Scotch Whisky: Where to BeginBy Stephanie Moreno
I love Scotch whisky. If I had to choose just one drink to have for the rest of my life, it would most certainly hail from Scotland—which one I’d choose is a whole ‘nother story, but I digress. I admit, Scotch whisky can feel overwhelming, especially when you are first starting out. If you are given a whisky like Laphroaig as your first sampling, you might presume that all Scotch whisky tastes like band-aids and motor oil (Laphroaig, you know I love you, but you are not for everyone!).
For us devout Scotch whisky fans, we know that there is a wide world of flavors and styles to appreciate. But if you are just getting into the category, where do you begin? Here, I’ve compiled my recommendations for you to try—generally widely available, but all worthy of the hunt. Average US retail prices included.
DON’T OVERLOOK THE BLENDS
Blended whiskies and blended malts are often shunned by whisky snobs. Don’t listen to them. Below are great representations of their respective categories. They are versatile and do well on the rocks or in highball cocktails. The perfect drink to have neat when the sun is still shining.
Compass Box Asyla / Photo Credit: Compass Box
Monkey Shoulder ($38)
A blended malt, not a blended whisky. Honey, malt and orange marmalade make this a good one to add to your to-try list. Definite crowd pleaser.
A relatively new showing from Johnnie Walker. This is one to seek out, especially if you are making the jump across the pond from the bourbon and rye camp over to scotch.
Compass Box Asyla ($52)
One of my all time favorite blends, Asyla has a larger than most (50%) malt-to-grain ratio and is aged in first-fill American oak. It highlights an elegant balance of bright citrus notes and vanilla.
A session whisky refers to whiskies which are not meant to contemplate. They are ever so easy to drink. Just pour a dram, listen to music, chat with your friends, read a book, whatever.
The Balvenie Doublewood 12 Year / Photo Credit: Whiskytasters
Glen Grant 12 Year ($47)
Soft sweet notes of floral honey and malty goodness. A distillery that doesn’t get near the attention it deserves. It is a recent addition to their portfolio and just had to be included on this list.
This Speyside distillery will typically release vintage dated whiskies—an unusual thing in the whisky world. This however, is a blending of several vintages and shows off lovely caramel and vanilla notes.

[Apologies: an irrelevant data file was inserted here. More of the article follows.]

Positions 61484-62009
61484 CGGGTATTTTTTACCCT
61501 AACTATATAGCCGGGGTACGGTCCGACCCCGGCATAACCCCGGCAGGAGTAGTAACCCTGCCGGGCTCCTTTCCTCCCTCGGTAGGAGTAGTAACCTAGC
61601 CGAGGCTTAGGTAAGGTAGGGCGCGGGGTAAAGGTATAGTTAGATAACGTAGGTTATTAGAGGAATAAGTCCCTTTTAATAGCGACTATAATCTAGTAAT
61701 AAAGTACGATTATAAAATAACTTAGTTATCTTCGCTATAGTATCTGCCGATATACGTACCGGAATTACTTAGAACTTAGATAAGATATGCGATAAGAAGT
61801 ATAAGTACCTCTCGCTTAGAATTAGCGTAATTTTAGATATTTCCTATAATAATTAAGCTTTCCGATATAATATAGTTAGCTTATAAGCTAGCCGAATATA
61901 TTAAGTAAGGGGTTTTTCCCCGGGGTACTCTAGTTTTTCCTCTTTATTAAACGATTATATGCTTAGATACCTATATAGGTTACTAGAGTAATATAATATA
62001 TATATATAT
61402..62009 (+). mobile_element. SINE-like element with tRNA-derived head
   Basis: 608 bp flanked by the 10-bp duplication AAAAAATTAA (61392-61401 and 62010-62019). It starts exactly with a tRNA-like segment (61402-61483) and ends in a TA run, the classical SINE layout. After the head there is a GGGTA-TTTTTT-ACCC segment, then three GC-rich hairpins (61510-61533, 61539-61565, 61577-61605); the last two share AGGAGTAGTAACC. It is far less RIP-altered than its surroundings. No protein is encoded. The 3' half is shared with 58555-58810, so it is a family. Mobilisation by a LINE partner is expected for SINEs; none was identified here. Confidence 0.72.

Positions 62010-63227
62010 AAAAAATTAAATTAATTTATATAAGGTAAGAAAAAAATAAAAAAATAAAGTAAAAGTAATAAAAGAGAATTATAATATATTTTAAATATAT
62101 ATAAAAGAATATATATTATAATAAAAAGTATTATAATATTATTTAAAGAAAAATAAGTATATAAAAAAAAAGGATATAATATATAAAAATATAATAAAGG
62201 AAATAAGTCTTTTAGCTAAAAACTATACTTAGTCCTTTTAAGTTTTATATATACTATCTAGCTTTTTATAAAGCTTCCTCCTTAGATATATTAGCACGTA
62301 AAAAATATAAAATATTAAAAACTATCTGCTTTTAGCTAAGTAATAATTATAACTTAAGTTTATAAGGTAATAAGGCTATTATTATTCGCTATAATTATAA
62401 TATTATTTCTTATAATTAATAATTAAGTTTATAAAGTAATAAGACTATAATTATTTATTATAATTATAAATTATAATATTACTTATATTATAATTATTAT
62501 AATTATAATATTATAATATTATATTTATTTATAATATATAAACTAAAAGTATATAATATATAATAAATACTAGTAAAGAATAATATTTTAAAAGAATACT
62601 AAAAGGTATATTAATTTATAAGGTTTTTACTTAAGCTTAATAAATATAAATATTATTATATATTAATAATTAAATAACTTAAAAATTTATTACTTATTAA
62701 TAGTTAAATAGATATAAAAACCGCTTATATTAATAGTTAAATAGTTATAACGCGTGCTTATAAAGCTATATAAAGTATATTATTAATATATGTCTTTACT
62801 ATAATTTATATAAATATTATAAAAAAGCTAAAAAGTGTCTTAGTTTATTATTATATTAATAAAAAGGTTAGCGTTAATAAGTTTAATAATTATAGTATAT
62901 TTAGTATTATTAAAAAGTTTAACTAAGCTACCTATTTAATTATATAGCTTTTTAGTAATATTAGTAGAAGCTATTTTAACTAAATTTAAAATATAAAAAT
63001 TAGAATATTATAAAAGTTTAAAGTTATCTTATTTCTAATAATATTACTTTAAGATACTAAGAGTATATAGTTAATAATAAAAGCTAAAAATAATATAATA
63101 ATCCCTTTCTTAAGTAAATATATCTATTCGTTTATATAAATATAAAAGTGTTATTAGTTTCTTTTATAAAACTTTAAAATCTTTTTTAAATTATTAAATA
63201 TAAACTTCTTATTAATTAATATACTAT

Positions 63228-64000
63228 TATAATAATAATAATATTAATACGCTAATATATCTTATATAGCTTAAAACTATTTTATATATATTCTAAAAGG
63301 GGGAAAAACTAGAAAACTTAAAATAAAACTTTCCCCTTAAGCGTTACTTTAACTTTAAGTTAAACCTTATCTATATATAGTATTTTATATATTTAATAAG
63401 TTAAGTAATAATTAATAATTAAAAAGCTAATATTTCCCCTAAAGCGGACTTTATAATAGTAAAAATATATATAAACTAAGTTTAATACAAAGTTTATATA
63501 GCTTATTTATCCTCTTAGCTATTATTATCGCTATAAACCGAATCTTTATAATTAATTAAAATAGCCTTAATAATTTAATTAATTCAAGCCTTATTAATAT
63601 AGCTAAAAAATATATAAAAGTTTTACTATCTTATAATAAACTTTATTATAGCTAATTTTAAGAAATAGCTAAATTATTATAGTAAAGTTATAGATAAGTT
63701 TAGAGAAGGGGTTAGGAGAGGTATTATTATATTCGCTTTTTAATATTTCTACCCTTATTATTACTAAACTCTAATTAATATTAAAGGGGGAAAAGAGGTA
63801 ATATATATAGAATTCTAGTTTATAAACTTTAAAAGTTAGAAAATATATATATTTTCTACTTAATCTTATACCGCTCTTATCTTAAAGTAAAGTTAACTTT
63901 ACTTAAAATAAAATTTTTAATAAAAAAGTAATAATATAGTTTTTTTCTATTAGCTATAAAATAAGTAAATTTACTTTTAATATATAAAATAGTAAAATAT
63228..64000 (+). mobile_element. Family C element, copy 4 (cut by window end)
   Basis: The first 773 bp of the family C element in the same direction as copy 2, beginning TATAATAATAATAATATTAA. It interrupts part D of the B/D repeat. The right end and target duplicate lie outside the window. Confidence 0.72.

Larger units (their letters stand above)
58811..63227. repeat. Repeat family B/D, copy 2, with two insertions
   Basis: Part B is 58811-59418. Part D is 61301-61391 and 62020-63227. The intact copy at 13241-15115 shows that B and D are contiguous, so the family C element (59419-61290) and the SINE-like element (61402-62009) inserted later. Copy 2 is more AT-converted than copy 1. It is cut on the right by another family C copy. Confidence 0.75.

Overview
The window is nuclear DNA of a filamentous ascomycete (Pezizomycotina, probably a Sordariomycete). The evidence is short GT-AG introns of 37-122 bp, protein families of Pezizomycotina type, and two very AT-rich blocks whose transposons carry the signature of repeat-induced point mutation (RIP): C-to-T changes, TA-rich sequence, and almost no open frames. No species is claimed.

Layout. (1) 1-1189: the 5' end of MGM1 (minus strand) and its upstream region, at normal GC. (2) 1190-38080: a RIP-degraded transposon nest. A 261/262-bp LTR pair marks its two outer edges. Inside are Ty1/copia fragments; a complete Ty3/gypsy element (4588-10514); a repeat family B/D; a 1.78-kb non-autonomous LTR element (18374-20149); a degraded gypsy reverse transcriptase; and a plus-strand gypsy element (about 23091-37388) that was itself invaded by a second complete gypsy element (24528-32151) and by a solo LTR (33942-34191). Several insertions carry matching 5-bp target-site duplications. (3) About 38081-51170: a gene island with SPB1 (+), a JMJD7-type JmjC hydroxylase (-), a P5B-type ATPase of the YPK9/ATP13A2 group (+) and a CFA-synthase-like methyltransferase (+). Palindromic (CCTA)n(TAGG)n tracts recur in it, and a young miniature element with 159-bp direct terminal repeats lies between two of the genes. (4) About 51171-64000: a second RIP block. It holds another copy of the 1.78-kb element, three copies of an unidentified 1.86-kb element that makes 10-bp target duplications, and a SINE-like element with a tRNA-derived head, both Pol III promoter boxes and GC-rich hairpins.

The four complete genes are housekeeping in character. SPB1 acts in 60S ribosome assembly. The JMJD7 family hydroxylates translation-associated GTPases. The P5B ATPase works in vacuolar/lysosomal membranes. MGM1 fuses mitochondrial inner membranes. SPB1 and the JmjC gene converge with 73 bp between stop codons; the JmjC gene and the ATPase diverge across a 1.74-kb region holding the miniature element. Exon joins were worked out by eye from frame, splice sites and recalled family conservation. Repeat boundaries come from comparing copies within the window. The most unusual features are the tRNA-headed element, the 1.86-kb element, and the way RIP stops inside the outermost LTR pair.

This bottling was first introduced in 1993 and has become an icon of single malt whisky. Aged in refill bourbon barrels before finishing its final 9 months in sherry casks, it highlights flavors of toasted malt, vanilla and baking spices. This should be required drinking for everyone.
RICH, SWEET DRAMS
Have a bit of a sweet tooth? Looking for an after dinner dram to pair with your cigar? Look no further.
Glenmorangie Nectar d’Or / Photo Credit: Glenmorangie
Aberlour is known for using a fair amount of sherry casks for their whiskies, and this whisky is no exception. Spending time in both bourbon and sherry casks, it is a fruitcake of a whisky (but in the best possible way).
The Macallan 12 Year ($60)
This whisky has definitely converted a great many folks on to the wonders of scotch. Lusciously fruity with almonds and baking spices, this is one to sip and fall down the rabbit hole.
Glenmorangie Nectar d’Or ($74)
Aptly named “gold nectar”, this whisky is aged for its final two years in French Sauternes dessert wine casks. Rich honey, golden apricots, peaches and on and on. Just do it.
LIGHTLY PEATED WHISKIES
If you’re ready to dip your toes into the wonderful world of peat, these lightly peated whiskies are a great place to start. They provide enough peat to give you an introduction to the category, and show that Islay isn’t the only place to use peat.
Highland Park 12 Year / Photo Credit: Scotch Trooper
Ardmore Legacy ($44)
Representing the Highlands, Ardmore is an underrated distillery, so you may have to do a little hunting for this marque. Honey, heather and touches of salt with a light touch of smoke make this one a good entry level peated whisky.
Highland Park 12 Year ($55)
The peat used here is sourced from the Orkney Islands, where Highland Park resides. This whisky shows off its mix of vanilla, honey and citrus notes with the smoky peat flavors gently showing on the finish.
Springbank 10 Year ($64)
Springbank is the only distillery in Scotland to do 100% of the whisky making process on-site, from malting to bottling and everything in between. This Campbeltown distillery is definitely one to keep on your radar. If you want to take the peat level up a notch, check out their Longrow heavily peated whiskies.
Ready to start your Scotch whisky wishlist?